Elon Reeve Musk to Step Down as Twitter CEO

In a referendum that the billionaire entrepreneur promised to respect, Twitter users chose Elon Reeve Musk to stand down from his position as the social platform’s Chief Executive Officer, potentially depriving the business of senior leadership.

Of the 17.5 million votes cast, around 58% were in favour of Musk stepping down as CEO. Although Musk stated he would follow the results, there was no quick word from Twitter or Musk on whether that would actually happen.

Musk has had numerous run-ins with users, and on Sunday, he asked Twitter users to determine whether or not he should continue to run the social media site after admitting he erred in imposing new speech rules that forbade mentions of competing social media platforms.

Immediate backlash

But because of the immediate backlash that decision received, especially from some who had previously supported Twitter’s new billionaire owner, Elon Reeve Musk pledged to refrain from making any other significant policy changes without first conducting an online user survey.

After shutting down a Twitter account last week that was monitoring the travels of his private jet, Musk took the measure to ban competitors as his most recent attempt to stifle particular expression.

Popular websites like Facebook and Instagram were among the prohibited domains, along with upstart competitors Mastodon, Tribel, Nostr, Post, and the Truth Social platform run by former President Donald Trump.

Since this practise is so common, it would have been challenging to impose the limitations on Twitter’s millions of users worldwide. Twitter had previously stated that it would at least temporarily suspend accounts that contain the prohibited domains in their profile. According to the firm, attempts to circumvent the block by spelling out “instagram dot com” might have resulted in a suspension in addition to links.

Paul Graham test case

Paul Graham, a well-known venture capitalist, served as a test case. Graham had previously lauded Musk, but on Sunday he told his 1.5 million Twitter followers that this was the “last straw” and to find him on Mastodon.

After its main Twitter account tweeted about the @ElonJet dispute last week, Twitter previously taken action to ban links to Mastodon. Mastodon has seen significant growth in recent weeks as a substitute for Twitter users dissatisfied with Elon Reeve Musk’s changes to the platform since he paid $44 billion for the company in late October and started restoring accounts that broke the previous Twitter leadership’s rules against hate speech and other harms.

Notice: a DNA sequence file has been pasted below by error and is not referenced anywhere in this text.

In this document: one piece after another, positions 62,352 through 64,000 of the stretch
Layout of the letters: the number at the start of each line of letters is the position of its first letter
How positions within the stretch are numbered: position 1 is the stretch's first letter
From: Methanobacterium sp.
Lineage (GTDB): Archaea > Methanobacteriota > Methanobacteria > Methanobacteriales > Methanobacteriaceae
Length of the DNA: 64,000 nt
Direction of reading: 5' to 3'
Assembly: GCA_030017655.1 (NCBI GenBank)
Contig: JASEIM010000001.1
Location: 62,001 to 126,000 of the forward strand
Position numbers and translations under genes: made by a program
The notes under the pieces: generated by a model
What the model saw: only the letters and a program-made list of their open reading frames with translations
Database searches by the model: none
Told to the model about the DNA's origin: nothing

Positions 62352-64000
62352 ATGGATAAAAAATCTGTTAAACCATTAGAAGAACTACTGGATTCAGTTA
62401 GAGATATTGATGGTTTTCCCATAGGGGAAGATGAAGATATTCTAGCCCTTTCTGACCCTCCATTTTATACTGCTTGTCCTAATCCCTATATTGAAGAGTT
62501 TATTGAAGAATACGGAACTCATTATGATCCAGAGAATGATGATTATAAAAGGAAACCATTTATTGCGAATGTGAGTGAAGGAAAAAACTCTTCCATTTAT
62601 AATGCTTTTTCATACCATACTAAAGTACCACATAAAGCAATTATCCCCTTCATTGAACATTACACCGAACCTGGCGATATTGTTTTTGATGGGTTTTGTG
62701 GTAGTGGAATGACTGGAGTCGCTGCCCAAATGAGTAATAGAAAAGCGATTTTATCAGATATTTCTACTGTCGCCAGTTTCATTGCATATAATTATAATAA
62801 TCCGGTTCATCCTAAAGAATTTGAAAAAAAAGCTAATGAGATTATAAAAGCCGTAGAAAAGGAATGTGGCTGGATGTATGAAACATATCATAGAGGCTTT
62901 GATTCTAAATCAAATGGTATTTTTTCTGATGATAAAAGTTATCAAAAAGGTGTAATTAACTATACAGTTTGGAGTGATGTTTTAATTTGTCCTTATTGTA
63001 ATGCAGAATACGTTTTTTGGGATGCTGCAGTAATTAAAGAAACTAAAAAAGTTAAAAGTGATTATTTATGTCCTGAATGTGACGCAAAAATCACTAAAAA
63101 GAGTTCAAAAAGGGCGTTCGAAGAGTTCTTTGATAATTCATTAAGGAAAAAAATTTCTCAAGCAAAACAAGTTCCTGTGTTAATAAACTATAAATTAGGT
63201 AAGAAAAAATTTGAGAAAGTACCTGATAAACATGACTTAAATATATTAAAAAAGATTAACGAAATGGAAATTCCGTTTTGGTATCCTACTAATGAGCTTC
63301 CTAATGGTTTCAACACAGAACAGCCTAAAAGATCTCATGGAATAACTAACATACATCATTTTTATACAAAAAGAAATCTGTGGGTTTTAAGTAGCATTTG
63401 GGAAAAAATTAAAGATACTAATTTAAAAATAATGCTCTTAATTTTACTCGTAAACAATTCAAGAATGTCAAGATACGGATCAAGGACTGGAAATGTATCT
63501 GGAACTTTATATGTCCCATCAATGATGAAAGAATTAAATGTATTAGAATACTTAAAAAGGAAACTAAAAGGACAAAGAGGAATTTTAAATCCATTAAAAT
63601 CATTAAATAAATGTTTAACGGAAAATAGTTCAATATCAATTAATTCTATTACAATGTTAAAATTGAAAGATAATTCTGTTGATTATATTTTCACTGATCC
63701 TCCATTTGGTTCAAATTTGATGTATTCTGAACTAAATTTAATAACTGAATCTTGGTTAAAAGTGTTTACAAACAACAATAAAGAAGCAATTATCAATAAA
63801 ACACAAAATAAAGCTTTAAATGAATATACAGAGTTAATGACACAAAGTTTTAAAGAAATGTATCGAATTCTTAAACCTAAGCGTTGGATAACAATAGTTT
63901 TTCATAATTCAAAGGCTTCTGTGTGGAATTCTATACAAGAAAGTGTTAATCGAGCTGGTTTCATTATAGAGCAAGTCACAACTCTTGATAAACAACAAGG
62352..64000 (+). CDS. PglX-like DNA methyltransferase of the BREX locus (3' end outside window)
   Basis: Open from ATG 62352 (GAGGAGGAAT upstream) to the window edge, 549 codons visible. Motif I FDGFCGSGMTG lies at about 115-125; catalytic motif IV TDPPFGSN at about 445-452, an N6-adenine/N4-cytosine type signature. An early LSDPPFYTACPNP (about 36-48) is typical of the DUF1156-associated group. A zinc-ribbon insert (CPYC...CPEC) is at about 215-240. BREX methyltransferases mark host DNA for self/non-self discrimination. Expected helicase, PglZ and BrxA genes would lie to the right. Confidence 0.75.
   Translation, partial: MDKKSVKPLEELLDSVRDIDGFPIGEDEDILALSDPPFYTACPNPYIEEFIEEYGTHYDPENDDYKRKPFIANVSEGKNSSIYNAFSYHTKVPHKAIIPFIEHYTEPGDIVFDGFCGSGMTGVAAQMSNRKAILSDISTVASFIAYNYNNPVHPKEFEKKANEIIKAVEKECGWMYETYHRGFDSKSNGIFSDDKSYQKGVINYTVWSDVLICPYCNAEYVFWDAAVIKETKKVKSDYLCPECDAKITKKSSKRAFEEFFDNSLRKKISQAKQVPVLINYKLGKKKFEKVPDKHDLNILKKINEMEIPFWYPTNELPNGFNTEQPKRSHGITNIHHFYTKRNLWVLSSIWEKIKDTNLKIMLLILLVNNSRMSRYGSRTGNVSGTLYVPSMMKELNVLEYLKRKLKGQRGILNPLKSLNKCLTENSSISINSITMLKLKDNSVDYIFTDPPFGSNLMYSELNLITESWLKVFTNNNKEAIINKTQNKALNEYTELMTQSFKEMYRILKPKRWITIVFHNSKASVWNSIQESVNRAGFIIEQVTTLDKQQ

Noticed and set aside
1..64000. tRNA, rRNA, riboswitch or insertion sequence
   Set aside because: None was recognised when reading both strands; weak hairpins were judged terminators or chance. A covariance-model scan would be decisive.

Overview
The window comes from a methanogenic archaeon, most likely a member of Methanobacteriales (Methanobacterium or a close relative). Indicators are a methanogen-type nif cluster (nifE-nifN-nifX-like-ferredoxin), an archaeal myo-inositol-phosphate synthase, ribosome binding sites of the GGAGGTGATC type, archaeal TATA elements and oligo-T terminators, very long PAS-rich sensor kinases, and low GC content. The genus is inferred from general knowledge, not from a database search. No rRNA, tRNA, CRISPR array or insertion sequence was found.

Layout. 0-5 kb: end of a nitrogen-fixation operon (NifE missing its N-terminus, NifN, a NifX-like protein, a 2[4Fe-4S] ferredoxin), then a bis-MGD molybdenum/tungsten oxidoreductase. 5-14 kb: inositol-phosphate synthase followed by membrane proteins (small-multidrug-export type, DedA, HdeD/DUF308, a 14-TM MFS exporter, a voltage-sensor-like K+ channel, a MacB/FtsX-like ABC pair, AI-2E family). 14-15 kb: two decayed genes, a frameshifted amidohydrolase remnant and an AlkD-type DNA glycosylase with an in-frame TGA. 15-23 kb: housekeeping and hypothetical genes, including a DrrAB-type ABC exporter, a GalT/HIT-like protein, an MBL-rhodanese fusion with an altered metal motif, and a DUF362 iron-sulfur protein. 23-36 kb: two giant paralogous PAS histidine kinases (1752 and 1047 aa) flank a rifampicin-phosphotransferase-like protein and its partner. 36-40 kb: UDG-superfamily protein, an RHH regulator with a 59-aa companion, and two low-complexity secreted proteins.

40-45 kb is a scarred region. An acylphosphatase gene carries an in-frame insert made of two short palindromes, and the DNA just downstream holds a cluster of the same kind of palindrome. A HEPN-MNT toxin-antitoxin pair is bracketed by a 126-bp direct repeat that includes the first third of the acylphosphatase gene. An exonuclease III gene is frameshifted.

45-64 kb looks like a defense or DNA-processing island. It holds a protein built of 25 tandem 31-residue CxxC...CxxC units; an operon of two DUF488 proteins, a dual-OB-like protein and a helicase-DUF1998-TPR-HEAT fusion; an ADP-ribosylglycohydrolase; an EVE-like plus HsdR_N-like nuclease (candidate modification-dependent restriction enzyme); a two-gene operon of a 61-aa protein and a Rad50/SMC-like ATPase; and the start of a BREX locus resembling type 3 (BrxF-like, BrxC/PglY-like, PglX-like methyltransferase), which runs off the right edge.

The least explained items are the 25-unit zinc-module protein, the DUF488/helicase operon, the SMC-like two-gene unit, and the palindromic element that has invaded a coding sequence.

Musk modified Twitter’s policies on Wednesday to make it against the law to share another person’s present location without that person’s permission. He also permanently banned the @ElonJet account. Then, he launched an attack on the media, claiming that they were broadcasting “essentially assassination coordinates” when they were writing about the jet-tracking account, which is still active on other social media platforms.

Elon Reeve Musk Completes $44 Billion Takeover of Twitter

Elon Reeve Musk has finalised his $44 billion deal to take Twitter private, putting an end to one of the most publicised and dramatic buyout sagas in recent memory.

Musk is the richest person in the world, according to both the Bloomberg Billionaires Index and Forbes’ real-time billionaires list.

Even as early as 2017, Musk indicated interest in acquiring Twitter. Musk started buying Twitter shares in January 2022, and by March had amassed a 5% position in the firm. By April, he had a 9% stake, making him the company’s largest shareholder.

In contravention of American securities rules, he failed to submit the required SEC paperwork within 10 days of his ownership crossing 5%. On April 4, when he did make his investment publicly known in an SEC 13G filing, Twitter stock saw its biggest intraday gain since its 2013 initial public offering.

Following Musk’s remarks from March, in which he questioned Twitter’s commitment to free expression and floated the idea of starting a competing social media platform, it was revealed that Musk had acquired a sizeable investment in the company.

In an effort to create a “super app” that combines messaging, payments, and commerce, Musk has pledged to reduce Twitter’s workforce and operating expenses while fostering product innovation.

Musk had first agreed to purchase Twitter for $54.20 per share in April. A few months later, he filed a lawsuit against the San Francisco-based business to cancel the agreement, claiming that the platform had misled investors and regulators about false accounts and cyber security. In an effort to pressure the billionaire to complete the transaction, the social media business retaliated and countersued, setting up a contentious court dispute and discovery process.

Musk has promised to contribute a total of $33 billion in equity.